A sitdown with Dianna Zamora-Marroquin
Dianna Zamora-Marroquin, the new political director for the South Bay Labor Council, sits in the labor council's office on June 19. Photo by Kyle Martin.

    Just in time for the frenzy of the 2020 election, Silicon Valley’s most powerful labor coalition has a new political director — Dianna Zamora-Marroquin, who previously handled communications for the South Bay Labor Council.

    Zamora-Marroquin told San José Spotlight that her new focus will be on activating young voters and marginalized communities of color to get involved and exercise their civic duty in next year’s consequential election. The new director said every vote matters in Silicon Valley’s tight local races.

    Ahead of the 2020 elections, Zamora-Marroquin said she’s hoping to engage more people “to participate, and actively claim their voice and use it in a way that perhaps they haven’t in the past.”

    “We have won and lost elections in San Jose by 150 — and fewer — votes,” Zamora-Marroquin said. “Our democracy is better and is more reflective of who we are as a society and a region the more folks that we have involved.”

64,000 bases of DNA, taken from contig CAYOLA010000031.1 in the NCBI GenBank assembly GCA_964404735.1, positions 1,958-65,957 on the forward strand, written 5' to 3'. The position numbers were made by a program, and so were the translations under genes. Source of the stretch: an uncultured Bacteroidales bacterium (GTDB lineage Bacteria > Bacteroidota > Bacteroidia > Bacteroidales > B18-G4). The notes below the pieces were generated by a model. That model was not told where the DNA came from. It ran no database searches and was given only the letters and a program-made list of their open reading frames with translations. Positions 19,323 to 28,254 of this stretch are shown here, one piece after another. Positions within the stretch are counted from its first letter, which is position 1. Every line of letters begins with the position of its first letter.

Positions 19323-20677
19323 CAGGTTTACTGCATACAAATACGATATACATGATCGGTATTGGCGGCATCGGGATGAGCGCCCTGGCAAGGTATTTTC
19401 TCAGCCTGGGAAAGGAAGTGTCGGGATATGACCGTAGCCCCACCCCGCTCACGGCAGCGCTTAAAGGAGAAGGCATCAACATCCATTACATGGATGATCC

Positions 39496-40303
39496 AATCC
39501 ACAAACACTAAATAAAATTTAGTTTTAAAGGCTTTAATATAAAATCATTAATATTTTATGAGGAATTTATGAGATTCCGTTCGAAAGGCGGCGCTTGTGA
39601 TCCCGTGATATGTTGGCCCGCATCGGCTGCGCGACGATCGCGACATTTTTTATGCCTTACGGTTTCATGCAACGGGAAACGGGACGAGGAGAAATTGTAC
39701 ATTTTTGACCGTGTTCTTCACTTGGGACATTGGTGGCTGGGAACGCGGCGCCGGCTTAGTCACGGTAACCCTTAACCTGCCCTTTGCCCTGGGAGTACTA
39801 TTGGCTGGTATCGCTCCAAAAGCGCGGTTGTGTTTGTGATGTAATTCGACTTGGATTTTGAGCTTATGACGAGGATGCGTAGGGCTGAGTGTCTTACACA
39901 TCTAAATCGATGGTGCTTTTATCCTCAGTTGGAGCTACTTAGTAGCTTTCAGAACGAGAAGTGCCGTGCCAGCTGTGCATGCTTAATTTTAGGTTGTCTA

Zamora-Marroquin said her goal is to inspire voters use their voices in ways they haven’t before. Her group will back measures and candidates who engage working families and others who need support, she added, and voters can expect to receive phone calls, texts and emails to advocate for such measures.

    “We still have to continue working on prevailing wages for our construction workers” she said. “We still have to keep fighting for our janitorial staff that often times have a very high rate of being sexually assaulted at the workplace. We have folks that don’t have a voice at all in their workplace.”

    The labor council helps more than 100,000 union members through grassroots organizing, she said. Zamora-Marroquin added that any labor movement is stronger when people engage each other across boundaries like socioeconomic status, ethnicity or union affiliation.

    “We have to be constantly expressing that we are here, that we are part of this community, that we are instrumental in making this community successful,” Zamora-Marroquin said. “A vote is a voice. We want you to vote.”

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